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Once sailor, forever sailor

Saturday, October 29, 2016

Take a look at the US Navy flying some of its most advanced planes above its new $4.4 billion destroyer

A Triton drone flies over the USS Zumwalt on October 15, 2016.Naval Air Systems Command

 



The USS Zumwalt, the US Navy’s newest and most technologically advanced surface ship, was commissioned in Baltimore, Maryland, on October 15 during the city’s Fleet Week festivities.

The first ship of a new class of stealthy multi-mission destroyers (worth $4.4 billion apiece), the futuristic Zumwalt features an advanced power system capable to generate 78 megawatts of power. It also has the ability to launch TLAMs (Tomahawk Land Attack Missiles) and Evolved Sea Sparrow Missiles (like those used in Yemen recently), as well as a wide array of other anti-ship and anti-submarine weaponry.

Several aircraft flew over the advanced multi-mission guided-missile destroyer as it travelled to its new home port of San Diego.

In this post you can find the most interesting photos.

The first picture is particularly cool. It shows a Northrop Grumman MQ-4C Triton overflying USS Zumwalt.

The US Navy’s MQ-4C “Triton” Broad Area Maritime Surveillance (BAMS) unmanned aircraft system (UAS) is an ISR (Intelligence Surveillance Reconnaissance) platform under development that will complement the P-8A Poseidon within the Navy’s Maritime Patrol and Reconnaissance Force family of systems.


An E-2D Hawkeye and a C-2A Greyhound assigned to Air Test and Evaluation Squadron (VX) 20 fly over USS Zumwalt (DDG 1000) as the ship travels to its new home port of San Diego, California. US Navy/Erik Hildebrandt

The MQ-4C is a much more advanced version of the first generation Global Hawk Block 10: It is believed to be a sort of Block 20 and Block 30 Global Hawk hybrid, carrying Navy payload.



A P-8A Poseidon assigned to Air Test and Evaluation Squadron (VX) 20 flies over USS Zumwalt (DDG 1000) as the ship travels to its new home port of San Diego, California. US Navy/Erik Hildebrandt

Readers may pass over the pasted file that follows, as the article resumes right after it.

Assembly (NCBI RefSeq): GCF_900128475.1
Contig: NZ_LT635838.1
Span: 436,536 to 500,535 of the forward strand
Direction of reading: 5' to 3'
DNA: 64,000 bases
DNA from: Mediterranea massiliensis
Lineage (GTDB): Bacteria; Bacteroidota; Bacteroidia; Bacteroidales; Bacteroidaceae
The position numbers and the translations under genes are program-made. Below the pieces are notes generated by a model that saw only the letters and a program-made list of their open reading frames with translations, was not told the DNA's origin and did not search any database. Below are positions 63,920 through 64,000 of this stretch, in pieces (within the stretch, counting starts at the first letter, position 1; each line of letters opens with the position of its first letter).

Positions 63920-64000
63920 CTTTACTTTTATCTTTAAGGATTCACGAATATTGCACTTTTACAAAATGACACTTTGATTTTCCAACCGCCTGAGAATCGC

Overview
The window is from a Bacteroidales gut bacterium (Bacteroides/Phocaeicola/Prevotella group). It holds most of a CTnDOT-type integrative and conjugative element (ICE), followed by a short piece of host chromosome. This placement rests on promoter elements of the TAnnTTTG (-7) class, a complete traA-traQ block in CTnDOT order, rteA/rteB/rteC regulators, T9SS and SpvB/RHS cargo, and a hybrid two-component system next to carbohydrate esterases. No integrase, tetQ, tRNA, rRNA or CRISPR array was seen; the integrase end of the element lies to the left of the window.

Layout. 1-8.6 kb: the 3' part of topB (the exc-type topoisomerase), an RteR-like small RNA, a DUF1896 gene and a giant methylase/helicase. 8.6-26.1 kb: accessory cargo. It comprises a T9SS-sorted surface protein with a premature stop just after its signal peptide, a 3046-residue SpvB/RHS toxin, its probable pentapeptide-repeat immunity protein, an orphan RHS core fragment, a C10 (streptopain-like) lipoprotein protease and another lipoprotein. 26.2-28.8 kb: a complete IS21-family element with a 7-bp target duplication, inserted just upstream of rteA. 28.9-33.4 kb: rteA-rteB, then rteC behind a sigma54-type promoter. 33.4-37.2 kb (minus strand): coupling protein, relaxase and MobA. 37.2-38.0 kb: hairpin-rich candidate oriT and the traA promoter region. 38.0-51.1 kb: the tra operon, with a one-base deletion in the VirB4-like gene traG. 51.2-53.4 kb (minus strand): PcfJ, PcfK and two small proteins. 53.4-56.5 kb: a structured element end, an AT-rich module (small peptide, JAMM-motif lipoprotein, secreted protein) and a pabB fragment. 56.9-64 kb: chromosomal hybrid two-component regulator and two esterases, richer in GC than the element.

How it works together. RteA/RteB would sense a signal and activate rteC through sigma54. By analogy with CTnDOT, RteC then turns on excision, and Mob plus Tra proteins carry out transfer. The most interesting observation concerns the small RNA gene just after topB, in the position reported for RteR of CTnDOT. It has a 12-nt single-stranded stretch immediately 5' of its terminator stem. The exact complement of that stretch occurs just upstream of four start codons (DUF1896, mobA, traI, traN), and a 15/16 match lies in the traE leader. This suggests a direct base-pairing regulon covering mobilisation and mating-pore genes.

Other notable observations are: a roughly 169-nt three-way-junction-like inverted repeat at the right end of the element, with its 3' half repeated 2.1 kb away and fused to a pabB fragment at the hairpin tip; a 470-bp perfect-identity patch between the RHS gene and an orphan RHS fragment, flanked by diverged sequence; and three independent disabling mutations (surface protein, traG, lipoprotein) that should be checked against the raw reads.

With a 130.9-foot wingspan, the drone features an AN/ZPY-3 multi-function active-sensor (MFAS) radar system, which gives the Triton the ability to cover more than 2.7 million square miles in a single mission. The missions, amazingly, can last as long as 24 hours at a time, at altitudes higher than 10 miles, with an operational range of 8,200 nautical miles.



An SH-60R assigned to Air Test and Evaluation Squadron (HX) 21 flies near USS Zumwalt (DDG 1000) as the ship travels to its new home port of San Diego, California. US Navy/Liz Wolter

A test proved the gigantic Navy drone’s ability to pass FMV (Full Motion Video) to a Poseidon MPA (Maritime Patrol Aircraft) last June.



An F-35 Lightning II Carrier Variant (CV) piloted by U.S. Marine Corps Maj. Robert “Champ” Guyette II, a test pilot from the F-35 Pax River Integrated Test Force (ITF) assigned to the Salty Dogs of Air Test and Evaluation Squadron (VX) 23, flies over the stealth guided-missile destroyer USS Zumwalt (DDG 1000) as the ship transits the Chesapeake Bay on Oct. 17, 2016. US Navy/Andy Wolfe

The US Navy plans to procure 68 aircraft and 2 prototypes in the coming years. The program received Milestone C low-rate initial production approval after a successful Milestone Decision Authority review at the end of September 2016.

Read the original article on The Aviationist. Copyright 2016. Follow The Aviationist on Twitter.

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